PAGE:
Muriel Williams is a Bermuda native who specializes in organ donation, hospice care and bereavement, serving the country of 65,000 residents and many expatriates who have flocked to the country in search of paradise. “We (the country) have one hospital,” says Williams, along with one organization that provides information and education on organ and tissue donation. She has a partnership with a New England-based organization, working together to optimize organ donation between the US and Bermuda. Williams attended the Open to Hope annual conference in 2015 and shared her passion project with Dr. Gloria Horsley.
Dr. Horsley asked Williams if there were any noticeable differences in how people grieve between the US and Bermuda, but Williams says that given the diversity in nationalities, that the grieving processes are also diverse. However, Bermudians themselves “tend not to talk very much about their grief.” Getting people to talk about their grief is a work in progress.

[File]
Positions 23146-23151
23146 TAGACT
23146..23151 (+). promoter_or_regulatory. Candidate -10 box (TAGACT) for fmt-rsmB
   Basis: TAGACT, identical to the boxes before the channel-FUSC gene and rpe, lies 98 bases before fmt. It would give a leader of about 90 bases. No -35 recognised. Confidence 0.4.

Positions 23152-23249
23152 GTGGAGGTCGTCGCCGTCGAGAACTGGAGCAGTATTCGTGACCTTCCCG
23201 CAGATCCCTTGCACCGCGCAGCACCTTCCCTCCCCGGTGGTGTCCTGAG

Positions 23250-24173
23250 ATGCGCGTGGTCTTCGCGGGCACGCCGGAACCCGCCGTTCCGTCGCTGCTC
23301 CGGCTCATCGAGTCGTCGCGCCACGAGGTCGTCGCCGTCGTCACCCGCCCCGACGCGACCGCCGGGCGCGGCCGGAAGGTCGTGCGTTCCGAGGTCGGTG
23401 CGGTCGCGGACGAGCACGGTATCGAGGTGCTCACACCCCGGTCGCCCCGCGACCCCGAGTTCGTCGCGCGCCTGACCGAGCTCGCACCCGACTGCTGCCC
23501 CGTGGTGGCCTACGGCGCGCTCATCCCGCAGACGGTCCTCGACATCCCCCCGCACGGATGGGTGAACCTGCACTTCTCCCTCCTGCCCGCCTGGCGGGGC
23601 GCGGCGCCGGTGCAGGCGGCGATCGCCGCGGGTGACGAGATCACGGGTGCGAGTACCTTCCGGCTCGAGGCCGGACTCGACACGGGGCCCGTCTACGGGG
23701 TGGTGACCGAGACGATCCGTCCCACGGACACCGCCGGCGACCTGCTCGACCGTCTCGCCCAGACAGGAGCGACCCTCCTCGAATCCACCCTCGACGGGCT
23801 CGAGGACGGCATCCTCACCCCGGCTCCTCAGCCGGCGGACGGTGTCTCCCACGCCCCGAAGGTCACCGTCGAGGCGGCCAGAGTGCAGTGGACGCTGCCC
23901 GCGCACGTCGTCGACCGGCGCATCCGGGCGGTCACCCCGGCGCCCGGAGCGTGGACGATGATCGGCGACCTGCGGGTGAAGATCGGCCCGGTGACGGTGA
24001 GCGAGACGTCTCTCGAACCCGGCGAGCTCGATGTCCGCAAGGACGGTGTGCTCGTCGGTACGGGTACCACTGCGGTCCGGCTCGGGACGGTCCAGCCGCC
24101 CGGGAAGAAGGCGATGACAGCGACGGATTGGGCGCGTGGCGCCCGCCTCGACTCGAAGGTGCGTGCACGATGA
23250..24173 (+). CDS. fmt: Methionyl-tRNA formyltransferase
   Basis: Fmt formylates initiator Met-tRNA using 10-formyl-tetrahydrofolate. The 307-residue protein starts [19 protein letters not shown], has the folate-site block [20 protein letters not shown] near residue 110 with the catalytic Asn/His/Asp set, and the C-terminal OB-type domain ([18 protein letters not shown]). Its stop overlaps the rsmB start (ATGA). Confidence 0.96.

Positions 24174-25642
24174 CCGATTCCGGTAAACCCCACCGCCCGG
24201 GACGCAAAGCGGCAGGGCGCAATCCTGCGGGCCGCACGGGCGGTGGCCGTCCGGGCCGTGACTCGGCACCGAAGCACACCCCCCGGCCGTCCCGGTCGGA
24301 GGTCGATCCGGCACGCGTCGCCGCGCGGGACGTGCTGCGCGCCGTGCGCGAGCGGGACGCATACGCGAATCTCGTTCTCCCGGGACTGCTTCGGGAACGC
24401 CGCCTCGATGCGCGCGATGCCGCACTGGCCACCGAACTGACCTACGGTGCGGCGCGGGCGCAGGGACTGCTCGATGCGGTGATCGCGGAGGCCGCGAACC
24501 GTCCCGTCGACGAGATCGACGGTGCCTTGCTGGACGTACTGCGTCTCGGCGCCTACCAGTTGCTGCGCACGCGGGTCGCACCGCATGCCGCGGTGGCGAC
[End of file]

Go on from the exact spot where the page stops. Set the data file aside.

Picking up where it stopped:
Trouble in Paradise
Williams shares that there’s also a hospice in Bermuda, but right now most people are admitted at the end stage of death. More work needs to be done in this aspect, too, encouraging patients to consider hospice care at least six months in advance. A big family-oriented culture, the common process for survivors is to hold a viewing of the body the night before the funeral. This is when people come together, talk and find out if the family has any specific needs.
Post-funeral and burial, there’s a large gathering where support and food are both found in abundance. “It’s a cultural thing, people tend not to talk about it (grief).” A small country leads to a desire for privacy, and Williams says many people want to appear strong. Williams has also kick-started a church support group that is expanding to the community, and she has great hopes for more transparency in grief in Bermuda.